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1. First, you will want to acquaint yourself with the homeschool regulations in Louisiana. In Louisiana we are required to register our homeschool with the state annually. There are two options under which you may register: 

        Board of Elementary and Secondary Education (BESE) approved Home Study Program

        Registered Nonpublic School  (not seeking state approval)

The home study program requires submission of a curriculum “packet” (including immunization forms) and/or standardized test scores. The benefits of registering as an approved home study program is that students participating in these programs for 11th and 12th grade are eligible for TOPS scholarships (pending other eligibility criteria) and are allowed to participate in local school activities at the discretion of the school principal. Families choosing to homeschool under the registered nonpublic school (not seeking state approval) option are simply required to complete an annual registration form indicating your intent to homeschool. The benefit of registering as a nonpublic school is that there is no additional documentation required, however students in this program are not eligible for TOPS scholarships or participation in local school activities (Note: this option is often referred to as the “private school option” by local homeschool families). Visit the Department of Education of Louisiana website for more information.

2. Withdraw your child from school. If your child is currently attending school you will need to withdraw your child. If you are planning to begin homeschooling after the school year is complete, you will need to notify the school that your student will not be returning. Helpful information can be found at HSLDA If your child has never been enrolled in school, this does not apply.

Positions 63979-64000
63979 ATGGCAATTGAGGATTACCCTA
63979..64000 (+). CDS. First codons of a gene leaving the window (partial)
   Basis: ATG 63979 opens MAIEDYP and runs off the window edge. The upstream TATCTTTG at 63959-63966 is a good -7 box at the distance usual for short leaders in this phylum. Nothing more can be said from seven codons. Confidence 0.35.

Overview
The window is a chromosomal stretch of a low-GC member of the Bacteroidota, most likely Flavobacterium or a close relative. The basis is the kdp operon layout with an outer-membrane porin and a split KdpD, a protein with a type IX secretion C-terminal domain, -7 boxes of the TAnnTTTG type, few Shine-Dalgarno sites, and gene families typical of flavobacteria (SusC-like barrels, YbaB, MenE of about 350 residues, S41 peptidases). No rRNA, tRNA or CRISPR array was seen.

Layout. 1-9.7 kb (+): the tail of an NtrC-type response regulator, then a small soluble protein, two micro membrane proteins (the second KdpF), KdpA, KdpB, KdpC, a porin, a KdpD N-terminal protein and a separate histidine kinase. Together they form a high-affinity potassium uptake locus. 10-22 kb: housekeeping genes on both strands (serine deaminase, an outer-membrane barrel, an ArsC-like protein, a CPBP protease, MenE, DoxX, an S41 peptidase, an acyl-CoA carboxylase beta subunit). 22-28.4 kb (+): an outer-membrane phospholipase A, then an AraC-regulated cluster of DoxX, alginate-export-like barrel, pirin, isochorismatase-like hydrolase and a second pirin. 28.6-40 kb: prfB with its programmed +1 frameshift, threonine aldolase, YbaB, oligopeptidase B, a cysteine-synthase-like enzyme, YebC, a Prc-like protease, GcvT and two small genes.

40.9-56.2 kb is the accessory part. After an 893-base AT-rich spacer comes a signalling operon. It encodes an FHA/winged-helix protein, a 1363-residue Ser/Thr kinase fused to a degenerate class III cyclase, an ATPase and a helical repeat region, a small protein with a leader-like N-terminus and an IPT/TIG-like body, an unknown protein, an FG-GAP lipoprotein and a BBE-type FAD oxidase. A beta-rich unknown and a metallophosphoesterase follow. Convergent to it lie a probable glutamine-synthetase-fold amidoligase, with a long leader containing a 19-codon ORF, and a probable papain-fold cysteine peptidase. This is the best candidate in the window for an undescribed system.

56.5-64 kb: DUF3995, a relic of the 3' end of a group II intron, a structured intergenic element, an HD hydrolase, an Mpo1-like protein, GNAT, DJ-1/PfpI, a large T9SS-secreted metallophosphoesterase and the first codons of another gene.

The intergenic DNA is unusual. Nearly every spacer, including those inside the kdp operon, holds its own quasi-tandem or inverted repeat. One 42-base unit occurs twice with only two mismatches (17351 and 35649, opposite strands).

3. Connect with other homeschool families. Support – whether virtual or in real life – is vital! Local support groups provide in-person support for parents and activities for students. Virtual support groups offer a wide variety of ideas and friendships not constrained by geography. Support groups can also offer help with the next step, defining your educational philosophy.

4. Define your educational philosophy. Don’t worry, you don’t have to have EVERYTHING figured out before you begin, but you may want to have some idea of what you’d like your homeschool to look like. Many parents come to homeschooling from a traditional school background so that is all they know. As homeschoolers we are not confined to “school at home,” but are able to craft a truly customized education for our students. Excellent resources for this step include “102 Top Picks for Homeschool Curriculum” by Cath Duffy (2014). This book offers a great introduction to different homeschool philosophies, learning styles and specific curriculum materials.

5. Keep good records. Whether you are homeschooling under the BESE approved home study program or the registered nonpublic school (not seeking state approval) option, you will need to keep records of attendance, curriculum, and progress at the minimum. Other records may be required depending on your homeschool choices.

Homeschool Sports
Homeschool Saints Football
Literature Based
Unit Studies
  • Classical Conversations
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